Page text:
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Clinical implications and considerations for evaluation of in silico algorithms for use with ACMG/AMP clinical variant interpretation guidelines
Genome Medicinevolume 9, Article number: 111 (2017)
Clinical genetics laboratories have recently adopted guidelines for the interpretation of sequence variants set by the American College of Medical Genetics (ACMG) and Association for Molecular Pathology (AMP). The use of in silico algorithms to predict whether amino acid substitutions result in human disease is inconsistent across clinical laboratories. The clinical genetics community must carefully consider how in silico predictions can be incorporated into variant interpretation in clinical practice.
Please see related Research article: https://doi.org/10.1186/s13059-017-1353-5
Standardization of variant interpretation
Professional standards and guidelines for clinical interpretation of sequence variants by the American College of Medical Genetics (ACMG) and Association for Molecular Pathology (AMP)  are now widely adopted into clinical practice. These guidelines provide a framework for laboratories to evaluate the disease causality of sequence variants in a consistent manner and recommend the classification of these variants into five categories: pathogenic, likely pathogenic, uncertain (variant of uncertain significance; VUS), likely benign, or benign based on the strength of evidence, which is classified into four categories: very strong, strong, moderate, or supporting. There is a direct benefit to patients when a variant is correctly classified as pathogenic or benign, as opposed to a VUS; however, the cost to patients when a classification is incorrect can be an incorrect or a missed diagnosis. The efforts of ACMG/AMP, ClinVar  and ClinGen  projects, and other attempts to make variant classification freely available [4, 5] has prompted laboratories to compare and harmonize their classification of sequencing variants [6, 7]. These efforts will likely improve clinical care and end the diagnostic odyssey for patients, especially for ultra-rare undiagnosed diseases. A critical tenet of these standards is that variant classification must be dependent upon scientific evidence and weighted according to the type of evidence available, which includes functional studies, segregation studies, comparison of the variant frequency in patients versus the general population, clinical correlation between gene and clinical features of the patient, inferences based on knowledge of the gene or protein structure, in silico predictions, and other evidence detailed in the ACMG/AMP guidelines . Through these newly stimulated community efforts, in silico algorithms that predict whether amino acid substitutions result in human disease are widely, but inconsistently, used by clinical laboratories .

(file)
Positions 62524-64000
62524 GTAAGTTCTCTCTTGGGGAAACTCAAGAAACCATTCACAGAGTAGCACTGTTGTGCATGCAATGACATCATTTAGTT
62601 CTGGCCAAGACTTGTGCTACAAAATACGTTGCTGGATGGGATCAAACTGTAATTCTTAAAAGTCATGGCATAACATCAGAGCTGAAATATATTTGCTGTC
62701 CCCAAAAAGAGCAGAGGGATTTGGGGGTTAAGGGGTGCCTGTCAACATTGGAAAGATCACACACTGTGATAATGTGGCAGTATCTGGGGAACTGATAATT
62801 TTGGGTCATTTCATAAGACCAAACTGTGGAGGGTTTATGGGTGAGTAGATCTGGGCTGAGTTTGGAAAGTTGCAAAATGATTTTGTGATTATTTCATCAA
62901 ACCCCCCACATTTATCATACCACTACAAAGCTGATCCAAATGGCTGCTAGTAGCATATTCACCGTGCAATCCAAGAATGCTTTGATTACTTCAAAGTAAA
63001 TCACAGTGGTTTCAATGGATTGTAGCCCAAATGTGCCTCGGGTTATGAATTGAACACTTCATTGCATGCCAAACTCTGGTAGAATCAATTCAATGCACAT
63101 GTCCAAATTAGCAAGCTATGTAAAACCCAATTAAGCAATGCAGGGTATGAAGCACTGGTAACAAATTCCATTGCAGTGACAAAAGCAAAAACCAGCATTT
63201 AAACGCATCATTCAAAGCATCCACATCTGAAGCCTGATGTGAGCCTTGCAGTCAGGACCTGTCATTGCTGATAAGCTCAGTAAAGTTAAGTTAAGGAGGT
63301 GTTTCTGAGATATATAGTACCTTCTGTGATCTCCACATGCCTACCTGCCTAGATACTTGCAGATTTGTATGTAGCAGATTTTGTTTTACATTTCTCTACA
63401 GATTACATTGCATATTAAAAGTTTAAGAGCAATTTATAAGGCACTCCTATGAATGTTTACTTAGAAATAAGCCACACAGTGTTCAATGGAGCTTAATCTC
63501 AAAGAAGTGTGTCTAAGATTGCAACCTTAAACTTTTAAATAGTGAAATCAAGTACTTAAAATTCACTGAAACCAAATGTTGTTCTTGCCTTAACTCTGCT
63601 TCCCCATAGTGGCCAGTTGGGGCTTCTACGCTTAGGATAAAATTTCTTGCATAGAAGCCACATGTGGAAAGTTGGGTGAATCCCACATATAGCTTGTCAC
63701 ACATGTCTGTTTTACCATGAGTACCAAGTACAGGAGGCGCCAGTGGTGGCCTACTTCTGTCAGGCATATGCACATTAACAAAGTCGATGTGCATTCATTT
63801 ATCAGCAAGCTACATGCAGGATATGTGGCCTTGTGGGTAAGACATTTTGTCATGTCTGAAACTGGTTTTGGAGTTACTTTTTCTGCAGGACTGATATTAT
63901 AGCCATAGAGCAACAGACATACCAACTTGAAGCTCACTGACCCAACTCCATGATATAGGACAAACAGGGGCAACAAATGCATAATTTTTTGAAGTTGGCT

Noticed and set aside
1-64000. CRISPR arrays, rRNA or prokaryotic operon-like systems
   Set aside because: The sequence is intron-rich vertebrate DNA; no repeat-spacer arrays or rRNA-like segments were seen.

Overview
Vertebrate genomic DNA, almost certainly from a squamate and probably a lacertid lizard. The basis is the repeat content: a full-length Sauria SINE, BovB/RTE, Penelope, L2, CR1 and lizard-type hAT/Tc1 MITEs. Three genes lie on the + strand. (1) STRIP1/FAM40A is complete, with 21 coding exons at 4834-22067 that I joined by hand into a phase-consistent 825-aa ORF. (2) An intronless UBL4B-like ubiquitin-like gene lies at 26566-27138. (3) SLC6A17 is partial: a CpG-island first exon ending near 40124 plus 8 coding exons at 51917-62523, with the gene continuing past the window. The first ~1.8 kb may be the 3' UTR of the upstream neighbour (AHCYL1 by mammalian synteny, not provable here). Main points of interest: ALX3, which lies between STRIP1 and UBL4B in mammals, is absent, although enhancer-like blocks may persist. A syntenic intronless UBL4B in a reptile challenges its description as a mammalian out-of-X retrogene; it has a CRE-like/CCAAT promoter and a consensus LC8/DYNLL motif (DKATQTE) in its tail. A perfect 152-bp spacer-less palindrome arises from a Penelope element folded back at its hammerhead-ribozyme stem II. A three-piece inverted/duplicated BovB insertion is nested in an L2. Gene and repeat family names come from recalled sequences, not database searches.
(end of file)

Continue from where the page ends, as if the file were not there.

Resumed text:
Use of in silico algorithms for clinical interpretation
ACMG/AMP guidelines do not specifically recommend which or how many algorithms to use, but the data can be used as ‘supporting’ evidence for variant interpretation . Many algorithms have been designed to predict the clinical consequences of amino acid substitutions, from the earliest and most prominently used, such as SIFT (sorting intolerant from tolerant) and PolyPhen (polymorphism phenotyping), to the more recently developed methods. There is an active interest in using these methods as evidence for clinical variant interpretation [8, 9]. Ghosh et al.  demonstrate an improvement in new methods for in silico variant interpretation, and identify high-performing algorithm combinations that will likely improve accuracy.
Rigorous validation from test design to variant interpretation is required for sequence-based laboratory-developed tests used in genetic diagnostics. Although in silico methods for variant interpretation are freely available, the question of how we should validate these methods given the inherent bias in the datasets available for developing and testing in silico algorithms has not been resolved. These algorithms can be tested only on variants for which the true answer (pathogenic or benign) is known, or at least assumed. However, variants known to be pathogenic or benign have the most evidence (e.g., in vitro assay, disease mechanism, population studies, and segregation studies) to support their reported classification.